‘Ignorant’ lawmaker slammed for absurd claim queer TV romance violates national security
A pro-Beijing politician in Hong Kong has claimed that the hit TV show Ossan’s Love, which features a same-sex love triangle, violates China’s national security law because it promotes homosexuality.
Junius Ho, a lawyer and a member of the Hong Kong Legislative Council, ranted about the series during Hong Kong’s annual book fair Sunday (18 July).
The Hong Kong Free Press (HKFP) reported that Ho described Ossan’s Love as “sugar-coated marijuana” that promoted “childless families”, which he claimed goes against Chinese security law and its three-child policy.
However, as HKFP reported, neither China‘s national security law nor its national laws concerning raising children apply in Hong Kong.
Ossan’s Love – which literally means “Uncle’s Love” – is the first mainstream Hong Kong TV drama to feature a same-sex romance as the central storyline.
A remake of the popular 2016 Japanese drama of the same name, it follows protagonist Tin, who discovers that his boss KK is in love with him.
KK eventually confesses his love for Tin, promising to divorce his wife to be with him.
When Tin confides in his friends about KK’s love, his flatmate Muk confesses he is also in love with him. Hilarity ensues.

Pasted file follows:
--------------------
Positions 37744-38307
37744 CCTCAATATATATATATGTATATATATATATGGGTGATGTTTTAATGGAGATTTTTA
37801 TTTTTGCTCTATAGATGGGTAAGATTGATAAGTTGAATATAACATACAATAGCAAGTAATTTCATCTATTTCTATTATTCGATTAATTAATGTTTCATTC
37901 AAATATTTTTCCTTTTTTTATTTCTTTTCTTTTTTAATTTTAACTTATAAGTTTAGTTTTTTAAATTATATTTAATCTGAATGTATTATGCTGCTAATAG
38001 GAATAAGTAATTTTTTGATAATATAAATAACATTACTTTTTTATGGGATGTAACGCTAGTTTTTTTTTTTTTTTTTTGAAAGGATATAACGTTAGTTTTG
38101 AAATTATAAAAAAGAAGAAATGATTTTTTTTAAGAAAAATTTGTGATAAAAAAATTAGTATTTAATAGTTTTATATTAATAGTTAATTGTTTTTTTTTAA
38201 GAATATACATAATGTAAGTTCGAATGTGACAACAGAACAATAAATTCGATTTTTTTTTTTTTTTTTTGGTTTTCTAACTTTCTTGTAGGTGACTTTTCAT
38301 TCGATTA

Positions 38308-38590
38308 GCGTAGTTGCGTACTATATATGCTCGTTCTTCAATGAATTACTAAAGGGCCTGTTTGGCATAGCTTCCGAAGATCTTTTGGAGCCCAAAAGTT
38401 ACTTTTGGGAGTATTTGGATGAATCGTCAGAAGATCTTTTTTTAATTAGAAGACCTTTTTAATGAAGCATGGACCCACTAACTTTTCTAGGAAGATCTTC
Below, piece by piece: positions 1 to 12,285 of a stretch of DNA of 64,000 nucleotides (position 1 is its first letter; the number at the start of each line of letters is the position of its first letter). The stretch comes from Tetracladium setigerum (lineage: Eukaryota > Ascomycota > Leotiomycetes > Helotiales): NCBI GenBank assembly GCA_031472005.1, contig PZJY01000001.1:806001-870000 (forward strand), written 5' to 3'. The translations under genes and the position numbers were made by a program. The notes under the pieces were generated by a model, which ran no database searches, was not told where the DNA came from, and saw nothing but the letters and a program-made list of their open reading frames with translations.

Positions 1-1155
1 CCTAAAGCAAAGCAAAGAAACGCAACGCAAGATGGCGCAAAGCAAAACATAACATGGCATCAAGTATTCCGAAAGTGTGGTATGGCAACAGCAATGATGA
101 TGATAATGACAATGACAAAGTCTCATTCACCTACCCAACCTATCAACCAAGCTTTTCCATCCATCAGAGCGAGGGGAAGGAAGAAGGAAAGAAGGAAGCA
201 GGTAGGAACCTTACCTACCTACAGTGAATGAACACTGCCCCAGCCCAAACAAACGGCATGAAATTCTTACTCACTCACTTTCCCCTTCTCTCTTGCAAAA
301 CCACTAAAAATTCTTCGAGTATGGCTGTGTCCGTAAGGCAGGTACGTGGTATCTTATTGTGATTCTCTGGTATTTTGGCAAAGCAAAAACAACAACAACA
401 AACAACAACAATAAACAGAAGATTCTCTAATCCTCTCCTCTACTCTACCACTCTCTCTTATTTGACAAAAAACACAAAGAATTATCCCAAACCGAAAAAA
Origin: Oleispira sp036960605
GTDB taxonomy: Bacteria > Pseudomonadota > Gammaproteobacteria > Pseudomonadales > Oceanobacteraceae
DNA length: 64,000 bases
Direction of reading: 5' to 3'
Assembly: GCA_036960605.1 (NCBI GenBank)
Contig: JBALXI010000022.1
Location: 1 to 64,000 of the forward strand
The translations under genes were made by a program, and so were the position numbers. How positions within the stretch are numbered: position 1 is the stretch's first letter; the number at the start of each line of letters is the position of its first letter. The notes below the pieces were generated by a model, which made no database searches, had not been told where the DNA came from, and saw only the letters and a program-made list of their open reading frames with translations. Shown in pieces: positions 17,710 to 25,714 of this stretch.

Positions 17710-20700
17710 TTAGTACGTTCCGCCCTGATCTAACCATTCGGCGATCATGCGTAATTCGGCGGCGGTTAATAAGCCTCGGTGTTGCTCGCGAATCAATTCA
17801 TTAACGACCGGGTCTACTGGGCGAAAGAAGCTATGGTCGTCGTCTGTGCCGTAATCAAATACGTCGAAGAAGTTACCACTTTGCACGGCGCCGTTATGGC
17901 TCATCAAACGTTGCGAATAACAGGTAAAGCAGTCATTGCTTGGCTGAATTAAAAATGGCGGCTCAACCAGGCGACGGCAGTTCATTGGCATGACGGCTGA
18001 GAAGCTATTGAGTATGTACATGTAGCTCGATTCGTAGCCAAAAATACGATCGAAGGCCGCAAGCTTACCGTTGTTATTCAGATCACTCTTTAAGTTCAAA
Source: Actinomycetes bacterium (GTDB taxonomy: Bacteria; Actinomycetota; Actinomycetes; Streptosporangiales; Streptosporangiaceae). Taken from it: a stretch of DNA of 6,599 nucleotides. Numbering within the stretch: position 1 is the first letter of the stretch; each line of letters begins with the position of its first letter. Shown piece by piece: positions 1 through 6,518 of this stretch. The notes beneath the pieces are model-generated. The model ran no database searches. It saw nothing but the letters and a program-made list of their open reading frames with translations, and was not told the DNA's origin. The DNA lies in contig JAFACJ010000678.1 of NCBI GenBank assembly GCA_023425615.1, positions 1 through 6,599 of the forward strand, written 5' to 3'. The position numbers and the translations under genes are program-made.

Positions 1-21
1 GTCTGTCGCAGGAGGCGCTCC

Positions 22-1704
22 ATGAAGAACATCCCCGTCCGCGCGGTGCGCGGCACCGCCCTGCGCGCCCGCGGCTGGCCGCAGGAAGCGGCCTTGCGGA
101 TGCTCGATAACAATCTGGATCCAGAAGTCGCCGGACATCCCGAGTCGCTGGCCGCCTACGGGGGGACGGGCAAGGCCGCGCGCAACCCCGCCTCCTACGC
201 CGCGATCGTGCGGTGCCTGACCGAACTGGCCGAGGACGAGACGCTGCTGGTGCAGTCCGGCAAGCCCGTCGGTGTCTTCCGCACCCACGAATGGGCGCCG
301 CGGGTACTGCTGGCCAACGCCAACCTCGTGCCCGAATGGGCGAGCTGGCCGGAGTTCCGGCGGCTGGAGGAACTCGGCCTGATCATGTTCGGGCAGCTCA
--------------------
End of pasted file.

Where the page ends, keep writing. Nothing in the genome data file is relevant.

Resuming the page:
Ossan’s Love is the first mainstream TV drama in Hong Kong to feature a same-sex romance as the central storyline. The series is a remake of a popular Japanese drama of the same name. (ViuTV)
Tommy Jai, a spokesperson for Rainbow Action, slammed Ho’s condemnation for Ossan’s Love and his anti-LGBT+ statements. Jai told the HKFP: “Junius Ho is not only ignorant but also homophobic on same-sex issues.”
Despite Ho’s protests, the series has become incredibly popular since it premiered on ViuTV in June. Variety reported Ossan’s Love has recorded an average viewership of more than 450,000 in July, making it the channel’s highest-rated series.
Hong Kong is a semi-autonomous area, but there has been growing conflict between China and the city’s government over judicial control.
China imposed a separate national security law in Hong Kong in June 2020 after massive pro-democracy protests swept the city, according to the BBC. The controversial law reduces Hong Kong’s judicial autonomy.
According to the BBC, the Chinese government insisted the law is needed to increase security and stability in the city. However, activists argue the law violated the “one country, two systems” principle between Hong Kong and the mainland.
Widespread discrimination towards LGBT+ people in Hong Kong has also caused concern over the city hosting the 2022 Gay Games, the first time the LGBT+ sporting and cultural event will be held in Asia.
Just last year, the Hong Kong courts handed down both a victory and a defeat to LGBT+ rights. One verdict said queer people deserve equal homeownership rights, but another refused to legally recognise same-sex marriage.
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